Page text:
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Posted by Mojostone on September 20, 2005 at 22:35:49:

In Reply to: Re: Then why are the fish bigger and more numerous in no-take zones? posted by Chuck Tribolet on September 20, 2005 at 12:35:37:

I personally think reserves are a great ideal and wish there were more. I wish they would make Palos Verdes area a big reserve like Point Lobos. I wish they would sink a dozen old Navy battleships off old Marineland. To create a habitat for juvenile fish. I can wish all I want. It won't happen just because of my personal point of view.

I also questioned the 300,000 to 400,000 sea lions. I found other sites that quoted 200,000. Bottom line all these numbers are estimates. They count the seal pups and come up with a estimate. They also estimated the population increase at over 10% per year. Bottom line there is a over population of sea lions.

No one cannot point the blame at one certain special interest group about the decline of marine fish. There are many causes and methods of correcting the problem. I see it in this order, based on my opinion.

No.1 is commercial fishing.
No.2 over population of marine mammals.
No.3 sportfishing

That is the big three.

No.1 Commercial fishing has changed some. Still needs major changes. Which are very hard to implement. I would like to do away with all commercial fishing within 10 miles of the coast. My opinion that's all.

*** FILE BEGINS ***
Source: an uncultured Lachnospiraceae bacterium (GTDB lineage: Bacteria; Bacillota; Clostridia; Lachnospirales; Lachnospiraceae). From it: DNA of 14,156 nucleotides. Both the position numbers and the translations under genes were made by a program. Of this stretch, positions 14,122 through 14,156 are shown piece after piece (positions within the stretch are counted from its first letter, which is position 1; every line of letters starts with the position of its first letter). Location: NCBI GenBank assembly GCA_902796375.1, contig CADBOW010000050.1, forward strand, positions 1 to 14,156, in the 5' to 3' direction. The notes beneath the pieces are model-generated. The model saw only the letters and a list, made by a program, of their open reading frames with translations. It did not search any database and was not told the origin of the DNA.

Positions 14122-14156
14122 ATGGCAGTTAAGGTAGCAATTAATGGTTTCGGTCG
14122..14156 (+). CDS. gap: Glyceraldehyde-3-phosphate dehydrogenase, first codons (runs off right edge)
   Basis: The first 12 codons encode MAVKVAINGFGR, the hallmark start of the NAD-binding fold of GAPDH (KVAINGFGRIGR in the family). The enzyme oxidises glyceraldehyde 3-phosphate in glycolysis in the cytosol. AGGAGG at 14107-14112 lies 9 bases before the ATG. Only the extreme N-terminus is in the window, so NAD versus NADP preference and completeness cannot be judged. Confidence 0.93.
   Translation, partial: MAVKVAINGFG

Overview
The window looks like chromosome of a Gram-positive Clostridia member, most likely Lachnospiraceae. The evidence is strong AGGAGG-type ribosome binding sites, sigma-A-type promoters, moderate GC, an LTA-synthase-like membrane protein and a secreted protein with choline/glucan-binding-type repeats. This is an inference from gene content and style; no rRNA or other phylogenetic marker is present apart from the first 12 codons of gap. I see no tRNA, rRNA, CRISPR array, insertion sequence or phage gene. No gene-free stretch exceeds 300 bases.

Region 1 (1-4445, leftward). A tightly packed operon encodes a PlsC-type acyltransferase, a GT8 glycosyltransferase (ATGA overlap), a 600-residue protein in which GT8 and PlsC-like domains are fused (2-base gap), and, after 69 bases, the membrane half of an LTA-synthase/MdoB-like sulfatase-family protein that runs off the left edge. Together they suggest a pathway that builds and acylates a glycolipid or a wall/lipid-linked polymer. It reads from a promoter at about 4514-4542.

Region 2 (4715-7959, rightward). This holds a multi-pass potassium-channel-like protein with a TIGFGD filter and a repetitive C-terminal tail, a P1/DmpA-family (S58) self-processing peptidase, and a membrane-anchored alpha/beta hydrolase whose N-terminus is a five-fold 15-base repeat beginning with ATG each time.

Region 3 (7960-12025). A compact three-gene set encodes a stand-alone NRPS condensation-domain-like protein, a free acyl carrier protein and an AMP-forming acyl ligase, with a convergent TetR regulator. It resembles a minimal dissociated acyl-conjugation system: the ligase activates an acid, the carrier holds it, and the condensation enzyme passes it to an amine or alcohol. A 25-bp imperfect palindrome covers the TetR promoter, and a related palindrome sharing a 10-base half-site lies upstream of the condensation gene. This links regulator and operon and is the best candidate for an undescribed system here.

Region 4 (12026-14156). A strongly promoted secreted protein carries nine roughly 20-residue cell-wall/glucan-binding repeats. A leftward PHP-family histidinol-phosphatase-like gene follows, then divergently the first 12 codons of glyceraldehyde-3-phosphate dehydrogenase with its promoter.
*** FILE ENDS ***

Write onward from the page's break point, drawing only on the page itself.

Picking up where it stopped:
No.2 Unbalanced and over population of marine mammals - Nothing has been done at all.

No.3 Sport fishing- of the three, sport fishing has done more to preserve marine life. This is about the only area that DF&G can regulate.

How to fix the problem. Put all three under the DF&G and keep the fingers of the special interest groups out. DF&G is not perfect, but it is the best we have. I doubt DF&G's counting, but I will not complain.

I have dealt with various DF&G during work. With the counting of stripped bass in the Colorado River. With the counting of trout in many streams and lakes of the Sierras. With the counting of tree frogs in many Sierra mountain streams. Many of these problems with unbalanced wildlife was created by various DF&G state agencies.

DF&G introduced bull frogs which eat tree frogs. Now there is a concern about declining tree frog population. There were people actually crawling up and down streams trying to count tree frogs :-)

The best is DF&G's introduction of black gnats on the Colorado River. To provide food for trout that was introduced by a DF&G. Then the DF&G of that area introduced stripped bass. Which ate all the trout. So now there is a over population of gnats. So now they introduce pesticide. People are such a messed up species.



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